Often an overlooked member of the veggie platter, the radish is not to be ignored. Adding more radishes to your diet could help you lower your blood pressure, cleanse your kidneys, and improve your hydration. Plus, their crisp, peppery taste and vibrant tint sets them apart from other root vegetables.
High in potassium, but low in sodium, radishes help to naturally regulate blood pressure which is essential for heart health. Radishes are also packed with vitamin C — 25% of the daily recommended value in just 100 grams — so they are beneficial to your body when it comes to reducing inflammation, rebuilding blood vessels, and retaining a healthy immune system.
Prone to winter colds or seasonal allergies? Radishes have anti-congestive properties, so they work to clear excess mucus in your sinuses to help you breathe easier. They are also naturally cooling, a benefit which is commonly used in Western medicine to decrease excess body heat, such as fever. Radishes work well as a disinfectant, so eating more radishes could help you lessen your chances of getting sick in the first place.
Beyond their nutritional benefits, radishes also have properties that makes them useful to treat skin irritations such as bug bites, bee stings, and acne. Radishes are antipruritic (that’s itch-inhibiting), so you can use them to soothe bug bites and reduce the urge to scratch. You can even try rubbing a piece of raw radish on your skin to take advantage of its natural cleansing properties.
Radishes are available in grocery stores year-round. Look for small to medium, firm radishes that are free of blemishes. Their leaves should be green and unwilted. With radishes, smaller is better, as oversized radishes can be woody and pulpy.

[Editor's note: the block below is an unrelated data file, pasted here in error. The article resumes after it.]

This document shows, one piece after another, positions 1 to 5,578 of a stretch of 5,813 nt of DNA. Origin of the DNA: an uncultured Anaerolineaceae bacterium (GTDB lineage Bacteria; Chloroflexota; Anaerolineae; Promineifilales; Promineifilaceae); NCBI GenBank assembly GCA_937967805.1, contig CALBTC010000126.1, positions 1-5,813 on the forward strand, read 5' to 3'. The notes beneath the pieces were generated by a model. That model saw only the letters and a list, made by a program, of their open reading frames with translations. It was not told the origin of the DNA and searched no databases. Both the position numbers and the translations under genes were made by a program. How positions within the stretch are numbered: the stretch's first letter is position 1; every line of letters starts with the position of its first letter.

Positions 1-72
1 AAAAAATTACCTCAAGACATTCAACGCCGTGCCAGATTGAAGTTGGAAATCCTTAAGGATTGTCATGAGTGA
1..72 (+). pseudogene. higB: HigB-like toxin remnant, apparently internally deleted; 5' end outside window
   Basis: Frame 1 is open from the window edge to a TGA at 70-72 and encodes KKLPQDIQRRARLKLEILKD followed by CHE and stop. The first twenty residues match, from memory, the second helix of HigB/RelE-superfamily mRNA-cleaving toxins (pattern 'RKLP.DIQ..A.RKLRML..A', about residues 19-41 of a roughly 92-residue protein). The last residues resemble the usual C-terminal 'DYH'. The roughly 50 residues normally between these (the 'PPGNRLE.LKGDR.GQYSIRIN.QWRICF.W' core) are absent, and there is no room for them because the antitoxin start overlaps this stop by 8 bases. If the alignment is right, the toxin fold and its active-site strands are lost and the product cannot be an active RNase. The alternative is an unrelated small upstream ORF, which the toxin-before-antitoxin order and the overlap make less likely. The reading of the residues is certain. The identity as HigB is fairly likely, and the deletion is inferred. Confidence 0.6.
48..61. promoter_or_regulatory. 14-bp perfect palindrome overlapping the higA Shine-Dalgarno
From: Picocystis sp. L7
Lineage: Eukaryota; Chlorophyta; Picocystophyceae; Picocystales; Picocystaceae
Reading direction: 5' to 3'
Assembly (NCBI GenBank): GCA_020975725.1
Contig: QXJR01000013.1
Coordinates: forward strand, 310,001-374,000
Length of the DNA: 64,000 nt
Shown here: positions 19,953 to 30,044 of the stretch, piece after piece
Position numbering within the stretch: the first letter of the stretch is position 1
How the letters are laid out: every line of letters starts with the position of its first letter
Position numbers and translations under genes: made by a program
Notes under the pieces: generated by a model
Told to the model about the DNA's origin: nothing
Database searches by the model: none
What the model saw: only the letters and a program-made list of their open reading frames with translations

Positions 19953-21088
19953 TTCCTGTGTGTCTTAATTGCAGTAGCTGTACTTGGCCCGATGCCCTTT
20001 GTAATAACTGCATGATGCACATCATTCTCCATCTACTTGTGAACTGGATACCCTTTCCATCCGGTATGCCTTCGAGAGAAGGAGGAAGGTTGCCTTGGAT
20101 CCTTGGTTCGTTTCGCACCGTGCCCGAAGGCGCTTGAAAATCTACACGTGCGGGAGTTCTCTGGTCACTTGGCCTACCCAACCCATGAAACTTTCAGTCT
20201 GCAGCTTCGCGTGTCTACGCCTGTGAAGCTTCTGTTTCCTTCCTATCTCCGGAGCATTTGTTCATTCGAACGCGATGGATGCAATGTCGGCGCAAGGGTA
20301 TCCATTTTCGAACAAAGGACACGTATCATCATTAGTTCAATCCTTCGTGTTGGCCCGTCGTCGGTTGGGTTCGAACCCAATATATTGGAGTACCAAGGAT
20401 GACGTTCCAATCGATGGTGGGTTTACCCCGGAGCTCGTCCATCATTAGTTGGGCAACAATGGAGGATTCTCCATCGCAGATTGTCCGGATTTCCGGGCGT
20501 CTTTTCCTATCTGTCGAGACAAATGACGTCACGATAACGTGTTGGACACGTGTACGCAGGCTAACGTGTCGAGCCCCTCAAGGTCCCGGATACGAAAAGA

If you have the yard space, radishes make a great gateway-to-gardening plant because they are a resilient and low maintenance crop with a quick turnover. This means that your kiddos will be able to see the fruits of their labor before losing interest — and they will love plucking them from the earth! Plant radishes in the late winter or early spring, about a month before the last expected frost.
If you are planning to enjoy the radish leaves as well as the root, use them right away; otherwise, the leaves will pull moisture from the root and result in a less-crisp veggie. Not ready to use your radishes? Simply chop off the green tops, then store in your refrigerator for up to a week. Always wash your radishes to remove dust and dirt.
Enjoy radishes raw, cooked, or pickled. Radishes make a zippy addition to anything from a garden salad to a creamy risotto to a fruit smoothie. Try our roasted radish recipe below for a whole new take on a simple side dish.
Simply Delicious Roasted Radishes
3 bunches radishes (with greens attached)
2 tablespoons olive oil
2 tablespoons unsalted butter
2 tablespoons fresh lemon juice
Ground salt and pepper to taste
- Preheat oven to 500°. Trim radishes and wash greens; pat dry.
- In a large skillet, heat oil. Add radishes, season with salt and pepper, and cook over high heat for about 2 minutes. Stir occasionally, and remove when radishes become lightly browned in spots. Transfer the skillet to the oven and roast the radishes for 15 minutes, until crisp-tender.
- Return the skillet to the burner and stir in the butter to coat the radishes. Add the radish greens and cook over moderate heat for about 2 minutes, until they are wilted. Add lemon juice and season with salt. Serve roasted radishes right away.
Any radish fans out there? Let us know more ways to enjoy in the comments section below!
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